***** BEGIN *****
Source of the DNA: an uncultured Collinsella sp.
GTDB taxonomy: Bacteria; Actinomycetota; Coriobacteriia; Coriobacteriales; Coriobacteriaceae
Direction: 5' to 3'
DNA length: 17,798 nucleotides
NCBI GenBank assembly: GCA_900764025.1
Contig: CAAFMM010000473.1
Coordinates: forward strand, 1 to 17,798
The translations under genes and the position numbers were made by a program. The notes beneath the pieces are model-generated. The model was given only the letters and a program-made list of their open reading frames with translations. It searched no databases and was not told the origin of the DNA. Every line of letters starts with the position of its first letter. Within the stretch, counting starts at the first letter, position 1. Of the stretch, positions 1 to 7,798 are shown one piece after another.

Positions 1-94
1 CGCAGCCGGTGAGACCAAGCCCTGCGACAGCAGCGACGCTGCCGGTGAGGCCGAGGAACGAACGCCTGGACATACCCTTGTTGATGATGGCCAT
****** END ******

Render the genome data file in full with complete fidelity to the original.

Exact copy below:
Source of the DNA: an uncultured Collinsella sp.
GTDB taxonomy: Bacteria; Actinomycetota; Coriobacteriia; Coriobacteriales; Coriobacteriaceae
Direction: 5' to 3'
DNA length: 17,798 nucleotides
NCBI GenBank assembly: GCA_900764025.1
Contig: CAAFMM010000473.1
Coordinates: forward strand, 1 to 17,798
The translations under genes and the position numbers were made by a program. The notes beneath the pieces are model-generated. The model was given only the letters and a program-made list of their open reading frames with translations. It searched no databases and was not told the origin of the DNA. Every line of letters starts with the position of its first letter. Within the stretch, counting starts at the first letter, position 1. Of the stretch, positions 1 to 7,798 are shown one piece after another.

Positions 1-94
1 CGCAGCCGGTGAGACCAAGCCCTGCGACAGCAGCGACGCTGCCGGTGAGGCCGAGGAACGAACGCCTGGACATACCCTTGTTGATGATGGCCAT